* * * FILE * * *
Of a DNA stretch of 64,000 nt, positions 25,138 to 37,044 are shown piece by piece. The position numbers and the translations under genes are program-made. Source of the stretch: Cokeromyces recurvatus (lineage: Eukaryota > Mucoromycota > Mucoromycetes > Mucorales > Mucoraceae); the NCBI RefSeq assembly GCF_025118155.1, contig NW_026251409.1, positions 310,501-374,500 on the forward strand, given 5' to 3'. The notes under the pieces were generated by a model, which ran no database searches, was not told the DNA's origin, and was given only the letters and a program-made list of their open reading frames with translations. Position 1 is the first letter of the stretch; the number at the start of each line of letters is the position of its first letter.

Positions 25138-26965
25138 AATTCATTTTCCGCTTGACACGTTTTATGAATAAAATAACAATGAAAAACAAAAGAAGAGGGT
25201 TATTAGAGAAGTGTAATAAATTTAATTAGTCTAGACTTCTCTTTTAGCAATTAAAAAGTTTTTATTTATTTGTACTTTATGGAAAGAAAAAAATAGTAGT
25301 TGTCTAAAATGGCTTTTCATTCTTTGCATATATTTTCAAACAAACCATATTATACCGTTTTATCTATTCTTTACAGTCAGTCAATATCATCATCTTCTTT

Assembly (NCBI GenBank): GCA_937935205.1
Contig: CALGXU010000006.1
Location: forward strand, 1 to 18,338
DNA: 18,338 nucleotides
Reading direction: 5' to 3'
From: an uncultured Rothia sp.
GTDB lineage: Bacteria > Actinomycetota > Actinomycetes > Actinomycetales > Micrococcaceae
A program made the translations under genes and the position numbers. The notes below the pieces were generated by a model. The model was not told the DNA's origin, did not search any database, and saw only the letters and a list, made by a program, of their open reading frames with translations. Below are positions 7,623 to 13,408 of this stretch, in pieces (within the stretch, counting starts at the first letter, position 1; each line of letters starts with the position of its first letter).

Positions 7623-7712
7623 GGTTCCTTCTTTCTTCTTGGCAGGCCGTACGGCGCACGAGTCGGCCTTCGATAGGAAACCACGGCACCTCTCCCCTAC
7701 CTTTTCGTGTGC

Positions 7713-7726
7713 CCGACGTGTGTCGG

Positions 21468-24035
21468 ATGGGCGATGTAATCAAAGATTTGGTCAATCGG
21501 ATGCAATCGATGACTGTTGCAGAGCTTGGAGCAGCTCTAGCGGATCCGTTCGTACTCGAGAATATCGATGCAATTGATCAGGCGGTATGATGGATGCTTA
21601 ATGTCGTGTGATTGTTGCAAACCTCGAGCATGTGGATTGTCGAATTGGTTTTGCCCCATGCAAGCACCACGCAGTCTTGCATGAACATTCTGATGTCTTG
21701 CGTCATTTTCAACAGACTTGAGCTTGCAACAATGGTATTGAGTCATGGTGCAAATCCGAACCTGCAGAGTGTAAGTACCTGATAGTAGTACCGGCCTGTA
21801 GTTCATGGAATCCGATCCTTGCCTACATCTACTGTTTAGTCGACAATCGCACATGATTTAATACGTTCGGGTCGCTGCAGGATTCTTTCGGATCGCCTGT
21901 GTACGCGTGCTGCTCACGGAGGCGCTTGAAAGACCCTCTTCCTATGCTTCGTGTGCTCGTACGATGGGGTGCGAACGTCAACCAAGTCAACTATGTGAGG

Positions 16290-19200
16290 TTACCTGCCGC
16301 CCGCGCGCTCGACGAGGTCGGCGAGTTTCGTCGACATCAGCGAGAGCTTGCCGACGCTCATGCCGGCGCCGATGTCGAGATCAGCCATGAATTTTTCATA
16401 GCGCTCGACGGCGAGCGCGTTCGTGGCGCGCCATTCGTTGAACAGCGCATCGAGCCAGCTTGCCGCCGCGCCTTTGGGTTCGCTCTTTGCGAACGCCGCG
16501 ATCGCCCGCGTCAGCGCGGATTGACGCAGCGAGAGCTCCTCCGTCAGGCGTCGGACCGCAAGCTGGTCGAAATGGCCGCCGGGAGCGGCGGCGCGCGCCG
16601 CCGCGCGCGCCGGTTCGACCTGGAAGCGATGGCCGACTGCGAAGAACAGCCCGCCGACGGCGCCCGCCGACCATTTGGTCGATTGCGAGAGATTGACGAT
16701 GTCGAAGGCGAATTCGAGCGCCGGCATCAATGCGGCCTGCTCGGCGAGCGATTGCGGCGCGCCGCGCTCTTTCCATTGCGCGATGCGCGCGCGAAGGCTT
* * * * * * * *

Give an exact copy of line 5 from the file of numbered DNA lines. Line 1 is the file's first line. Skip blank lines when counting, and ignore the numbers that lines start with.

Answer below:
25301 TGTCTAAAATGGCTTTTCATTCTTTGCATATATTTTCAAACAAACCATATTATACCGTTTTATCTATTCTTTACAGTCAGTCAATATCATCATCTTCTTT